4.  Doctor Who: The Marian Conspiracy, by Jacqueline Rayner (Big Finish Audio monthly stories)
    (6th Doctor.  This one was SUPERB!!  A proper old style historical set in the times of Queen Mary, and full of humour, wit, banter.  Easy characterisation of subsidiary characters, I got them straightaway, yet they felt like slightly more than just cutouts to move the action along.  The sound palette was lovely – music unintrusive but appropriate, and set place and time very well.  It added to both the humour and the drama.  The addition of an entirely new companion, never seen on TV: Evelyn Smythe, a feisty mid fifties historian, was excellent.  She bounced off Colin effortlessly, a strong character herself. 

    The only false note about her character was that for a historian, she seemed to have remarkably little obvious understanding of how to NOT create a time paradox – she spent one notable scene explaining to the Tudor characters all about cocoa [not introduced to England till the 17th century, and then only among the rich]; metal zips on bags, and prescription analgesics – which was necessary as a plot device for later events, that last…but still, clumsy to have it there as an incident, as you’d think she would understand the importance of not changing history too much more than most.  This also applied to the lovely happy ending, where she persuades the Doctor to save 2 characters and their entire families from execution as heretics, plus gets him to tell them why its ok they leave the country and why they’ll be back later…This was a bit…annoying. 

    However, it fit with the mood and tone of the story.  As did Colin’s slightly more mellow Doctor.  Not hugely more mellow, not unrealistically mellow – just more humourous and thoughtful, as if he was Bumptious Colin, but on a quiet day.  The pairing did work extremely well, and I look forward to hearing more.  And to more of Jacqueline Rayner’s work altogether.  The framing of the idea of a person disappearing because of events changing in the past – a la Back to the Future?! – was nicely handled here with the Protestant/Catholic Tudor politics and trying to right the balance.  A serious story, but told with a very clever light touch.  I also loved the Reverend Thomas Smythe – what a nice posh villain voice! ON CD.)
  5.  Doctor Who: Paradise Towers, by Stephen Wyatt (Target Original)
    (7th Doctor. I know a lot of people have a big problem with this story, and several others of Sylvester’s. I have never had any problem with this.  I like the setting, the Cronenberg like towerblock.  I like the Kangs and their Clockwork Orange style own slang.  I like the Rezzies, and their ruthless way of keeping alive – I think older people can be very ruthless indeed, much as children can…I like the Caretakers and their ingrained sense of obedience to their bible, the Rulebook, their sense of security and order.  I had no problem with Richard Briers portrayal in the TV episodes – I felt it was both restrained and wonderfully creepily true to several caretakers I’ve known [I’ve known quite a few – for many years my dad was a caretaker in an office block or two – I know the type of person that ends up in these jobs].  I liked the portrayal of what happens when you subtract the middle part of society [the parents, basically] and leave the children and the old to get by.  When you leave them in an environment that is hostile for its own reasons [the Great Architect of the building is disgusted by humans and views them as mess to be cleaned up…a perfectly respectable view, I feel, on my grumpier days – see, *I* could be a caretaker!].  I like the way events eventually cause all the parties to come together despite mistrust and work to free themselves from fear and suspicion, to take steps to becoming an integrated society again.  And I shed tears at the end for the fate of the last minute bravery of Pex – a character I felt a lot of sympathy with, being hardly brave myself!  ‘Pex Lives’ – sniffle.  I really do like this story; and not just because Fluffhead has made me watch it many times; I had no problem the first time round.  Its lots of archetypes together, learning a lesson due to a catalyst: the Doctor, of course.  And Stephen Wyatt’s clear and calm writing make this a good read, when it could have been played farcically. Very much enjoyed.)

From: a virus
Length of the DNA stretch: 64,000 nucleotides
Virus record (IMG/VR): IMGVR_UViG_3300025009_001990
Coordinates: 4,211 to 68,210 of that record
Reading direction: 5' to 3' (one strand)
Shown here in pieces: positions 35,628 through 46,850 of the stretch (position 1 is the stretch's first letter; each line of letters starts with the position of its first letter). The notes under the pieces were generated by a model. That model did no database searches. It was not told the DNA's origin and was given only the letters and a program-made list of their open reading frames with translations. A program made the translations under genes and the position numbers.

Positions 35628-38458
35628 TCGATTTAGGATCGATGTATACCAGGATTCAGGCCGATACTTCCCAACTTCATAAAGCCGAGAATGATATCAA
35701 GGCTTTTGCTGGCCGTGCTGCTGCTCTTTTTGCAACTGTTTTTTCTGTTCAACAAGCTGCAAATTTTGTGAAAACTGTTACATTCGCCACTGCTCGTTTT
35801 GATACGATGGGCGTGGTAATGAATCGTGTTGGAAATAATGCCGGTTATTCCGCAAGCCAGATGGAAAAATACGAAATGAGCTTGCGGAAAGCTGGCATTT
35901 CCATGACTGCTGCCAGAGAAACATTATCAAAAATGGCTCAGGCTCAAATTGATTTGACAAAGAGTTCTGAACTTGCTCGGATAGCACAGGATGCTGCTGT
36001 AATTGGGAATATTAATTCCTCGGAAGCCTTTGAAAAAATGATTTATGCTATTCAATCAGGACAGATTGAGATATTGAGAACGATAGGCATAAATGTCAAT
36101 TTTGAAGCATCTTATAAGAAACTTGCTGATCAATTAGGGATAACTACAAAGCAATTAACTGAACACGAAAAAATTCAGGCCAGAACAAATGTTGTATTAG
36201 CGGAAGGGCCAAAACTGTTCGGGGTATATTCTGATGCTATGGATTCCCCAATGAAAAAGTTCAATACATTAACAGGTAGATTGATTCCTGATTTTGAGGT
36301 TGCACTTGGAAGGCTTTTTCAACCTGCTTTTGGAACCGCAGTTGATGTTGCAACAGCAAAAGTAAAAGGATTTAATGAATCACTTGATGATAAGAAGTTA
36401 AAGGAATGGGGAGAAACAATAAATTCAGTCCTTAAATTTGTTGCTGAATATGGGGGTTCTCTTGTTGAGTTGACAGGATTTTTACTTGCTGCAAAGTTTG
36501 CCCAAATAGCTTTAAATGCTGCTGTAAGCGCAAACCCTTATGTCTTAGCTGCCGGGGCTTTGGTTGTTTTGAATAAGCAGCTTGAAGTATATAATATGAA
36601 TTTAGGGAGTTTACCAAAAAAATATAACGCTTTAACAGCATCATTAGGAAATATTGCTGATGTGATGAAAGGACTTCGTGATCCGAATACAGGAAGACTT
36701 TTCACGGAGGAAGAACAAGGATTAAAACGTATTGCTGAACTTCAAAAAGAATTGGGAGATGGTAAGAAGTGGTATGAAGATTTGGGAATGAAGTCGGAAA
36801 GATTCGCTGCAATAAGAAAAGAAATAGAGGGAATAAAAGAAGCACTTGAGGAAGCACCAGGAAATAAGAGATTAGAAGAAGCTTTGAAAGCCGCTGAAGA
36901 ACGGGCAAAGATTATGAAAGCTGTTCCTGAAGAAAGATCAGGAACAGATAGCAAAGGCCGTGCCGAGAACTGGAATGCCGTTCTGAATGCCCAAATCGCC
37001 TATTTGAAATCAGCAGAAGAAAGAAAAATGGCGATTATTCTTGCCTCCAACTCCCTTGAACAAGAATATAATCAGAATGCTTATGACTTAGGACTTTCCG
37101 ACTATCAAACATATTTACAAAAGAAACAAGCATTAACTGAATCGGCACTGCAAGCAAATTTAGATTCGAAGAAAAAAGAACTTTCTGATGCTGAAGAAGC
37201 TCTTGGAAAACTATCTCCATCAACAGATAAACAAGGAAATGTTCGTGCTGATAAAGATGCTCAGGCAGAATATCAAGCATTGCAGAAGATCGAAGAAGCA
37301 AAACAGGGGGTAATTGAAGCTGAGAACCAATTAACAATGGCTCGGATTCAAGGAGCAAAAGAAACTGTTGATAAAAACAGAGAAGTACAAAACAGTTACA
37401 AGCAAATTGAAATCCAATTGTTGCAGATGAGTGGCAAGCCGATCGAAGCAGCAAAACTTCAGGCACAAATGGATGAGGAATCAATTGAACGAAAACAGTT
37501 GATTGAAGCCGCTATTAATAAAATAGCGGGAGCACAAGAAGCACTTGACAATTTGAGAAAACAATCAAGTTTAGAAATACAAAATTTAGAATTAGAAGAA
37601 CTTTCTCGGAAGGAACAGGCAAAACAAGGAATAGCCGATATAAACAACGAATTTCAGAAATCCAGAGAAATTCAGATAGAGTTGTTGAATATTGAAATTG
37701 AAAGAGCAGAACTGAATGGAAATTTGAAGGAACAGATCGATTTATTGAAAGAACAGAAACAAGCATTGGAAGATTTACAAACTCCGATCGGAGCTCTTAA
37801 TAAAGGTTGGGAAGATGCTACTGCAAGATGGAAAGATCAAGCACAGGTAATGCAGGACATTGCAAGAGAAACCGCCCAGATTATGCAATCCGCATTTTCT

6. Doctor Who: Red Dawn, by Justin Richards (Big Finish Monthly Audios)
    (5th Doctor.  Ahhhh – The Icccccccce Warriorssssssss!  And Oh!  The treachery, counter treachery and greedof humans!  The nobility and honour of Lord ZZaal!  The coldness of Mars!  The brilliant idea of Peri landing a spaceship! [I do like the way the books and audios get her doing far more than she ever had a chance to do in the TV stories, where they underused/misused her, as simply a pretty but moany girl.]  This one had a good claustrophobic atmosphere, taking place entirely in small spaceship and space hangar areas, and switching focus back and forth between 2 main groups of people, all trying to do the right thing, except for one bad apple called Webster.  The music on this one was particularly nice too, a lazy and oddly emotional synth riff in the background, a good spacey sound; with an otherwise very quiet sound palette.  This on was very talky but very clear and a good lesson in what the Ice Warriors think of as honour and diplomacy.  A nice self contained adventure; and I have always liked the Ice Warriors.  ON CD.)
  7. Doctor Who: The Spectre of Lanyon Moor, by Nicholas Pegg (Big Finish Monthly CDs)
    (Hmmm.  I was very happy to see Colin reunited with Evelyn again – but her character had significantly changed from the last story; she was quieter and somehow frailer, less acerbic but more boringly sarcastic – as were several of the characters.  This was an odd story, in that it had many elements I like in it: the moors, THE BRIGADIER!, strange little creatures running about, magic and references to the Golden Dawn, historical researches etc.  Yet I found it slow to engage me, though it then took off well.  I found there to be a bit too much straight exposition included, that maybe could have been handled differently.  I liked the line: “Are you telling me my housekeeper has entered into a Faustian Pact with a pixie from outer space?”  But on the whole, sound palette included, I found this one a little patchy.  And I had trouble taking the word ‘fogou’ seriously.  ON CD.)